Study limitations and strengths: considering the MBMS participants in context

As a first step in interpreting our study findings, it is important to consider study limitations and strengths. One limitation is that our investigation, by virtue of study design, was cross-sectional, limiting causal inference, even as we did obtain data on exposure to racial discrimination and socioeconomic position across the lifecourse. Strengths include: the high response rate within our random sample; little missing data; and reliance on both validated instruments and innovative use of new implicit and structural racial discrimination measures.

A second limitation pertains to the unexpectedly poor and constrained socioeconomic and health profile of both the black and white participants. Here we note that we chose to recruit participants from community health centers [11] for two important reasons. First, the mandate of community health centers is to provide health care to persons who are low income and medically underserved, as well as are diverse in their racial/ethnic composition [49], and so are likely to serve populations who are harmed by racial discrimination and economic deprivation. Second, community health centers are trusted community-based organizations [49], which is especially important for recruiting participants from social groups that have been subjected to social and economic deprivation and historically exposed to unethical research practices [50]; the high MBMS participation (black: 97.0%; white: 91.9%) and response rates (black: 86.0%; white: 81.4%) attest to the value of this recruitment strategy [11]. A corollary is that community health centers are used by individuals who value these aspects of community health centers, whether or not low income, thereby resulting in an economically heterogeneous (and not solely low income) membership [49].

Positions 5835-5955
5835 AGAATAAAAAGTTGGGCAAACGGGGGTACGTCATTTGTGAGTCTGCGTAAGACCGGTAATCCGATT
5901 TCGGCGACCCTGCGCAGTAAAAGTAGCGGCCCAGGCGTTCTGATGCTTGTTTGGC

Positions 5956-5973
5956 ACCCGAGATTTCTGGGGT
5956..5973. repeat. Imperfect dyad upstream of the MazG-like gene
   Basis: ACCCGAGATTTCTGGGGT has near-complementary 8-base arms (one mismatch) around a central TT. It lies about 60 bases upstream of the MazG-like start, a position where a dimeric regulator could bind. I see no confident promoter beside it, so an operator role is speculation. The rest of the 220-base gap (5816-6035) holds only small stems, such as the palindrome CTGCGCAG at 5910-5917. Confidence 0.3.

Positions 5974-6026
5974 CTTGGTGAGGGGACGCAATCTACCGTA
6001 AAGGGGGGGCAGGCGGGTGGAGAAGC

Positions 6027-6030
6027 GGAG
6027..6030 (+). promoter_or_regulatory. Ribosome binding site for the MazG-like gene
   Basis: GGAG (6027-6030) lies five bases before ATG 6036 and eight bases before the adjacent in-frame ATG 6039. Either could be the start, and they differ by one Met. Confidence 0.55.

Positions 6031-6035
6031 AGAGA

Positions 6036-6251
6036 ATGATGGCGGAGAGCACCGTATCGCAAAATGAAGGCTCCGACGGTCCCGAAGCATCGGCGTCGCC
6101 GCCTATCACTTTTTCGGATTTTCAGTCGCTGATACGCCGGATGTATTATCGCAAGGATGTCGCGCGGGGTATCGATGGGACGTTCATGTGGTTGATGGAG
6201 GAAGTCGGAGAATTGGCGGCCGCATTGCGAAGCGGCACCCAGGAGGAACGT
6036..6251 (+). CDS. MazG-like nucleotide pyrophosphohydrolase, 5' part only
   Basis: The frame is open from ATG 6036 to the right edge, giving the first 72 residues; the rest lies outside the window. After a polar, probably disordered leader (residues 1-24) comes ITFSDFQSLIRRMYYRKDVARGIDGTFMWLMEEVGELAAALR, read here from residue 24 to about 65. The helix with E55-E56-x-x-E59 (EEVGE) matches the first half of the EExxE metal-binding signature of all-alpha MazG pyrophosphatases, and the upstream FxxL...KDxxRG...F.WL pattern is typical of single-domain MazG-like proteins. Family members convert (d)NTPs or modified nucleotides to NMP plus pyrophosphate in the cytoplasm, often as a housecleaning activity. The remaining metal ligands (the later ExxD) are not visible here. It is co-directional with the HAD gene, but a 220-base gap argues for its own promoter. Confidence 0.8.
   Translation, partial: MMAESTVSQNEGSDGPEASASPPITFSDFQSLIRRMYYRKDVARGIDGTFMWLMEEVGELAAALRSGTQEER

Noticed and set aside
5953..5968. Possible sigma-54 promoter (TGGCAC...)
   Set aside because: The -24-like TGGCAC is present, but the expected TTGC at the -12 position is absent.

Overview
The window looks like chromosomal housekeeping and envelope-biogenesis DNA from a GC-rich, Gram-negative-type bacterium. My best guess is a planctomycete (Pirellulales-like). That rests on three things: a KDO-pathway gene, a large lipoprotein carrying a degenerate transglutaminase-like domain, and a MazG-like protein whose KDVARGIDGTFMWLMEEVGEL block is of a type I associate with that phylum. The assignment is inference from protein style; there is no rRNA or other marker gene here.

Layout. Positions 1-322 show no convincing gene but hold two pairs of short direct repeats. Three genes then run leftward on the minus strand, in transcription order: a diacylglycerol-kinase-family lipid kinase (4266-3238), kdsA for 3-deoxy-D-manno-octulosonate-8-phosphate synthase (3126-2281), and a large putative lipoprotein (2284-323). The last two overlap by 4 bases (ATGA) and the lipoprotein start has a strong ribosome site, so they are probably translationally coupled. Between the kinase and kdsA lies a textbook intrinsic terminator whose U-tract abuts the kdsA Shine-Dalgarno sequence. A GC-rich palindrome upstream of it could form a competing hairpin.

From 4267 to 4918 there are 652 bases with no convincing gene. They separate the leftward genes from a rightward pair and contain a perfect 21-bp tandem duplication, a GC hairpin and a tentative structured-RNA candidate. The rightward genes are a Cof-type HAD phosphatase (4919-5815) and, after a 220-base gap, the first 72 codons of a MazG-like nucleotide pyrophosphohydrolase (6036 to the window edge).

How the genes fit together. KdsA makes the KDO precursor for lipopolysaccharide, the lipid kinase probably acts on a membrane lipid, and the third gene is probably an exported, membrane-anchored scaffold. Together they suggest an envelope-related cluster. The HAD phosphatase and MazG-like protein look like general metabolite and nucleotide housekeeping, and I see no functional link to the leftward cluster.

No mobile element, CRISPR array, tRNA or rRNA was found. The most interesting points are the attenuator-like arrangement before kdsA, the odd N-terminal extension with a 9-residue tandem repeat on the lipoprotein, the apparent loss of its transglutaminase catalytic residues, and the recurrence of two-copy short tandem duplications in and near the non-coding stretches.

Thus, as expected, the MBMS study participants both black and white, spanned from those with lower to higher income and education, whereby although 33.8% of the black and 21.3% of the white participants were below the US poverty line and 16.1% and 9.9% had less than a high school education, 20% of each group nevertheless had household incomes over 400% of the US poverty line, and 15.5% and 33.6% had 4 or more years of college. Of note, and as shown in Figure 2, whereas the poverty and education levels of the black participants were on par with or worse than those of the 2010 black population in Boston and the US [51][53], the white participants, by contrast, were 2 to 3 times more likely to be currently impoverished compared to the 2010 white non-Hispanic population in Boston and the US [51][53] and half as likely as Boston's 2010 white non-Hispanic population to have completed 4 years of college [53].

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Figure 2. Distributions of average exposure to racial discrimination, socioeconomic position, and cardiovascular risk factors and outcomes, for My Body My Story participants (2008–2010) compared to analogous Boston data and US national data.

https://doi.org/10.1371/journal.pone.0077174.g002